It’s exactly one hundred years ago, since German-born Auckland businessman Gustav Kronfeld was interned on Motuihe Island as an alien enemy during World War One. Kronfeld’s properties were confiscated, including a substantial warehouse on Auckland’s waterfront, now one of the buildings preserved in Auckland’s historic Britomart Precinct. These days it’s called the Barrington Building but one of Gustav Kronfeld’s great granddaughters is calling for it to be renamed after her forebear.
I’ve taken a walk with Sandy Harrop and her son Joe. The pair arrive bearing a large tome on Gustav, written for the family by cousin Tony Kronfeld. We start at the bottom of Auckland’s CBD , and first stop is the rear of the handsome old warehouse that Gustav built in the 1890’s.
The building now backs on to Takutai Square, behind the Britomart Railway Station. It's painted in a nice shade of blue along this side, but Sandy has told me if you look carefully you can still see her grandfather’s name under the layers.
I have to admit I’m sceptical, but then Joe Kronfeld says
“No it’s there! Look! It’s still there”.
And it’s as if scales have fallen from my eyes.
The original big sign "G Kronfeld" was cast in relief concrete high on the wall. It’s been chipped off sometime in the last one hundred years and then painted over numerous times. But with Joe’s guidance you can see the letters are still there. Hiding in plain sight!
Gustav Kronfeld was born into a Jewish family in the medieval Prussian town of Thorn in 1856. The town is now called Toruń and is part of modern Poland. Gustav left his home town for Australia in 1873. He then went to Tonga, and by the early 1900’s in Auckland he was a naturalised member of the British Empire, and a man of means with a successful import export business. He and his Samoan born wife Louisa had ten children.
They all lived in a very grand house called “Oli Oola” he’d built up on Eden Crescent. There were grand views of the harbour, it was grand part of town where many of the early Auckland merchants had built large houses. Today few of the big houses remain except those taken over by Auckland university. Oli Oola has been replaced by a modern building housing the University’s Law School.
At the outbreak of World War One there were something like 1300 people living in New Zealand who had been born either in Germany or what was then the Austro Hungarian Empire. War was declared on the 28th July 1914, and within a month New Zealand troops had seized German Samoa with little opposition. At the outbreak of war, Samoa was of moderate strategic importance to Germany. The radio transmitter located in the hills above Apia was capable of sending long-range Morse signals to Berlin.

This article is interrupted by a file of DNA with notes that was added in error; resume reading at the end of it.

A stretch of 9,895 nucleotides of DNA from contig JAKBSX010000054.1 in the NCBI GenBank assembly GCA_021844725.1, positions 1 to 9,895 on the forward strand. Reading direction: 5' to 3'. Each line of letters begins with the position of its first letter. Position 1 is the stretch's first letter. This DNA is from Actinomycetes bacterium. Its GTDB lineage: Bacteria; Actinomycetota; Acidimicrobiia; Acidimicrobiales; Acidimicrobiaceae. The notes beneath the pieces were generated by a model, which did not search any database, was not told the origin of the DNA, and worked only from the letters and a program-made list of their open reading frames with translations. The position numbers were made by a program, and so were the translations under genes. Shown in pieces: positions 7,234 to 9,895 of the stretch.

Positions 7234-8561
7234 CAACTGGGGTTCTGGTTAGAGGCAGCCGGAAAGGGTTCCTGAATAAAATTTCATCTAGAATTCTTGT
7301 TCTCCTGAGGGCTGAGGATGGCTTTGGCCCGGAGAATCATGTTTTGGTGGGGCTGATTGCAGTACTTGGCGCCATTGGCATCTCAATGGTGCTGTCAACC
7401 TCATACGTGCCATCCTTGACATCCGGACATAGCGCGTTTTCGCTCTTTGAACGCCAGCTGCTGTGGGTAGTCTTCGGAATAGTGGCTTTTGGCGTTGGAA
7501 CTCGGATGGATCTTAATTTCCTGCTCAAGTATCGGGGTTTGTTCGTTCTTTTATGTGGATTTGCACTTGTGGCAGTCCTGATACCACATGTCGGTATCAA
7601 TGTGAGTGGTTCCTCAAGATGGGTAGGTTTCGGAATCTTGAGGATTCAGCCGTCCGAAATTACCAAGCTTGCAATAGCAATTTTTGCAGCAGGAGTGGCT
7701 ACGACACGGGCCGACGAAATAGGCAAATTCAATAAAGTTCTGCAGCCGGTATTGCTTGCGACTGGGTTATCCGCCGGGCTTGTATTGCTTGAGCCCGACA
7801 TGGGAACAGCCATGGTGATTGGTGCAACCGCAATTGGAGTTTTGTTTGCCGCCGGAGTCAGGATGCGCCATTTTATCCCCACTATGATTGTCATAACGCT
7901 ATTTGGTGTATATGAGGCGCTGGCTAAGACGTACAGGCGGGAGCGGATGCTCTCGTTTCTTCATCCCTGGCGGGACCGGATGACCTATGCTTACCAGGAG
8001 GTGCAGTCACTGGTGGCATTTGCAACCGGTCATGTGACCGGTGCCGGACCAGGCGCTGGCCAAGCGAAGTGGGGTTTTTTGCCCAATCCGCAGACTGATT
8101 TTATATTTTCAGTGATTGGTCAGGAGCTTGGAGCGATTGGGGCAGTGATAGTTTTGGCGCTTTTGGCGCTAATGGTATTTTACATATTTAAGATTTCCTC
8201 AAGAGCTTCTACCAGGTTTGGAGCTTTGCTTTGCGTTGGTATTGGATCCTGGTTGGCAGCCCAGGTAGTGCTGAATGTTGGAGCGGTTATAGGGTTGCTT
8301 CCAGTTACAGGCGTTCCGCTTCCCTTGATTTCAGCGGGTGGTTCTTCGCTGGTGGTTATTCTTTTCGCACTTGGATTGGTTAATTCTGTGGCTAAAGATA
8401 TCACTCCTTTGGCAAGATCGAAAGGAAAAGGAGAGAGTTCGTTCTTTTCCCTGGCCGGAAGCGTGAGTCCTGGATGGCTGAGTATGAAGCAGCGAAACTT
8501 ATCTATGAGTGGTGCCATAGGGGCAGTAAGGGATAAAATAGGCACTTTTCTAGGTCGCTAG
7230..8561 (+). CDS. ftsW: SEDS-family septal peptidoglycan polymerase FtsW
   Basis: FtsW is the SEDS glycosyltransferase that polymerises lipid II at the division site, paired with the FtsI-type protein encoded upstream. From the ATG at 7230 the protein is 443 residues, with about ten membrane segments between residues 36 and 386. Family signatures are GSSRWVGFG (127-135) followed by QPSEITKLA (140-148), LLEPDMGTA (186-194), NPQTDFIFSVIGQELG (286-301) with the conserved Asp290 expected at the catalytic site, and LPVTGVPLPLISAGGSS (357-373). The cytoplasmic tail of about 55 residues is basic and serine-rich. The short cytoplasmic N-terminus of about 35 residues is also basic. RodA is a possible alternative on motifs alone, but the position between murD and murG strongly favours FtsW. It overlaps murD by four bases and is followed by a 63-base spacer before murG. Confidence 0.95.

More than 60 Germans were transported from Samoa and interned in New Zealand. Those of a better class were taken to Motuihe Island in Auckland harbour, while the rest went to Matiu/Somes Island in Wellington. Eventually those on Motuihe would be joined by some of the German leading lights in New Zealand society, amongst them Gustav Kronfeld, but not till 1916. He languished on the island till late1919, a good year after the war had ended.
Sandy reckons the authorities took time building up a case against Gustav, and then when it was all over, were not that keen to let him go. Joe thinks there was anti-German and anti-Jewish sentiment involved, and also because Gustav was a tough and successful businessman.
Gustav Kronfeld died in 1924 and Sandy Harrop believes the family got no compensation until after the Second World War.
Today the Kronfeld names appears liberally throughout Te Papa’s collection, much of it Pasifika and Maori artefacts collected by Gustav. They were donated to the National Museum in 1939 in the name of his wife Louisa Kronfeld. I have found three hundred objects looking at Te Papa on line, and that includes a unique finely carved bone paddle that starred in the famed Te Maori exhibit in the 1980’s.